## Introduction

The technology behind our autonomous vehicle project is largely inspired by the recent breakthroughs in the machine learning. Specifically, we are using Convolutional Neural Networks, supervised machine learning. You might be wondering, how are we coding those rules for the autonomous car steer itself. But the reality is, we are not telling the car what do you, we just train it to accomplish the task.

In 2016, NVIDIA first introduced this concept of end-to-end learning for self-driving cars. If you are familiar with ML, NVIDIA proposed:

*“We trained a convolutional neural network (CNN) to map raw pixels from a single front-facing camera directly to steering commands. This end-to-end approach proved surprisingly powerful. With minimum training data from *humans* the system learns to drive in traffic on local roads with or without lane markings and on highways. It also operates in areas with unclear visual guidance such as in parking lots and on unpaved roads. “*

At CES in 2016, NVIDIA showcased this technology in a real self-driving car. Our program is largely based on their proposed idea. You can read about their approach here.

## The Hardware

First of all, all the decisions that the vehicle makes are based on images captured by a camera mounted on the front of the vehicle.

## The Software

### A Quick Intro to Artifical Neural Networks

This will be a quick generalization of CNNs. The algorithm was made popular by Geoffrey Hinton, who many consider the godfather of A.I., in 2012. Hinton and his team proposed an architecture for convolutional neural networks to classify objects. Their work won the ImageNet challenge in 2012. Grant it, CNN existed way before AlexNet, however, only recently did we have the computational power to train large CNNs on GPUs.

What is a convolutional neural network? First, let’s talk about artificial neural networks, which usually have the following components:

- Input layer
- Middle layers (hidden neurons)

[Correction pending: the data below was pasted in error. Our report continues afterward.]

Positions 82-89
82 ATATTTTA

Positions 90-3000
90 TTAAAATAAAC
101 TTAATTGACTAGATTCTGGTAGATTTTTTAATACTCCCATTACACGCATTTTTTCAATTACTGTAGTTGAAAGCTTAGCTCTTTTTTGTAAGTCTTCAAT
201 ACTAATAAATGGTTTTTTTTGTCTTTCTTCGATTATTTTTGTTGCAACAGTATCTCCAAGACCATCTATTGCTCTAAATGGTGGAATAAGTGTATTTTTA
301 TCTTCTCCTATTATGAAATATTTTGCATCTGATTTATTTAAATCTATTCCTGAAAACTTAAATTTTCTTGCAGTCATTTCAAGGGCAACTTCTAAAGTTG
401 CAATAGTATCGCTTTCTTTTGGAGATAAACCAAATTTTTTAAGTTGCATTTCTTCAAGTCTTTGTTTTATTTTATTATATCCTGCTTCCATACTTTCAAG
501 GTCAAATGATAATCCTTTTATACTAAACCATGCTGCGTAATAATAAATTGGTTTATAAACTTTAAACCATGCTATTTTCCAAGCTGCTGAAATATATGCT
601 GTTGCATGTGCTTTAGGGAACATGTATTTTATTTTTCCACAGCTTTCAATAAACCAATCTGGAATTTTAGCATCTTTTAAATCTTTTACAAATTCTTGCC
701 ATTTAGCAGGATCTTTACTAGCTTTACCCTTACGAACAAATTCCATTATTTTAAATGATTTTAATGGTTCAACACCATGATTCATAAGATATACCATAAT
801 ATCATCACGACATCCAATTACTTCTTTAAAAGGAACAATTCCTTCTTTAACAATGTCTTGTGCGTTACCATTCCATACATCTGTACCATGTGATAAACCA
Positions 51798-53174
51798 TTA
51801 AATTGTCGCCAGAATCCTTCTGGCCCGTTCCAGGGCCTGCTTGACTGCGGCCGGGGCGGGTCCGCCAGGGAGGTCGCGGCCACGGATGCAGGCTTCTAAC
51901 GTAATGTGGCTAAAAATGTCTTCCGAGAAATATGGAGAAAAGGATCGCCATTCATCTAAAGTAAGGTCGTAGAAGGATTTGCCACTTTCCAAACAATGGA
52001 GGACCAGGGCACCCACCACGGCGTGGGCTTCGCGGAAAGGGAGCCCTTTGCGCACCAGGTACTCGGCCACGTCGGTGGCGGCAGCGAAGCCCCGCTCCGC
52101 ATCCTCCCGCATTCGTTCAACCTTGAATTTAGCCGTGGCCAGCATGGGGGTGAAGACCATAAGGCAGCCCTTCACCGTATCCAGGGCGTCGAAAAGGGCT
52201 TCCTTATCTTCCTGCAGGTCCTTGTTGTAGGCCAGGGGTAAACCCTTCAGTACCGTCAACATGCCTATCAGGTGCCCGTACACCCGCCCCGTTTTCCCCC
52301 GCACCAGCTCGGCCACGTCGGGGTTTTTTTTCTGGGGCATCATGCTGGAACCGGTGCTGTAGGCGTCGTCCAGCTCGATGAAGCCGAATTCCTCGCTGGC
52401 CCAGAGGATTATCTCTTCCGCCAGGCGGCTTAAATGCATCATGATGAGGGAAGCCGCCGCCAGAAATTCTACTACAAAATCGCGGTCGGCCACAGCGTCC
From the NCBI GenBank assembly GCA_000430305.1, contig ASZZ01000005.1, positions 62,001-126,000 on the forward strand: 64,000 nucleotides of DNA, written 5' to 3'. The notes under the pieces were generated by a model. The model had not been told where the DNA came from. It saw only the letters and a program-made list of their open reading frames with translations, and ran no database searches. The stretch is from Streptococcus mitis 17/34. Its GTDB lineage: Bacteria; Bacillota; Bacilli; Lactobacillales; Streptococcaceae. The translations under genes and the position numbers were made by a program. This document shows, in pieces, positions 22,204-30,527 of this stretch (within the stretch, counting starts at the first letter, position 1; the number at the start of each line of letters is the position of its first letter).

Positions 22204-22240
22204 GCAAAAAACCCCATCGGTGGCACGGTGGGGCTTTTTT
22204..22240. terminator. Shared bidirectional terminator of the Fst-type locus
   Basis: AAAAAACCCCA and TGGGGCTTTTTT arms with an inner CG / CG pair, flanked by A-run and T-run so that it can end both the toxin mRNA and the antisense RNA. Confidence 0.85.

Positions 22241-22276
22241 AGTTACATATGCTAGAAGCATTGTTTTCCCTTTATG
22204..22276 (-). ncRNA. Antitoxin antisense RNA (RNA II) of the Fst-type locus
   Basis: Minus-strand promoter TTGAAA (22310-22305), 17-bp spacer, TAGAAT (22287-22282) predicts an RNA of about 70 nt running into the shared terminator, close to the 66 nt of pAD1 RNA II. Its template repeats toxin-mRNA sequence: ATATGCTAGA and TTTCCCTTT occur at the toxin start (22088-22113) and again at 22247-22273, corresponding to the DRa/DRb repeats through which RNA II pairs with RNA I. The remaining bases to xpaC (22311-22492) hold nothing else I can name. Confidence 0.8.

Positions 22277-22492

- Output layer
- Weights & biases,
- Loss function

Essentially, a neural network has a bunch of (millions of) tunable parameters, called weights, which tries to emulate human neural synapses. Upon construction, all of the weights in a neural network is essentially random (optimized randomness). These weights give the network the flexibility to learn and to adapt. Without changing these weights, this neural network is useless.

The training process is similar to teaching a human: show the network a lot of good examples and hopefully it will imitate it. In this case, we will show it images of human driving and corresponding steering angles (The human driving data is called training labels). On a more mathematical level, all neural networks have a loss function, which quantifies how wrong the network prediction is. Our goal is to minimize the loss function so the network prediction is infinitely close to the training labels. In order to do that, we deploy a method called backpropogation (backward propagation of errors) to introduce change to the current weights. In doing so, the next time the network sees a training image, the output is closer to the training label — closely to our desired output.

Training requires some input and some desired output. In my case, the input is an image of what’s in front of the cart, the output is the steering angle, which is sent to the Arduino motor controller. Our training dataset contains 90,000 driving images captured by Udacity on a 2016 Lincoln. The goal for our convolutional neural network is to optimize the weights so the neural network can output a steering angle that is very similar to what a human would have done.

### Convolutional Neural Network

Convolutional Neural Networks are very similar to ordinary Neural Networks: they are made up of neurons that have learnable weights and biases. Each neuron receives some inputs, performs a dot product and optionally follows it with a non-linearity. The whole network still expresses a single differentiable score function. In the case of our self-driving car, from the raw image pixels on one end to a steering prediction at the other. And they still have a loss function (e.g. SVM/Softmax) on the last (fully-connected) layer and all the tips/tricks we developed for learning regular Neural Networks still apply.

The beauty of this system is that as a programmer, I do not need to explicitly tell the car to follow any rules. Instead, the computer figures all of this out during training.

I hope that was a helpful overview. If you want to learn more about neural networks, this guys explains it much better than I. In a future post, I will discuss the architecture and training process of our convolutional neural network. Feel free to leave a comment below if you have any questions. Thanks!

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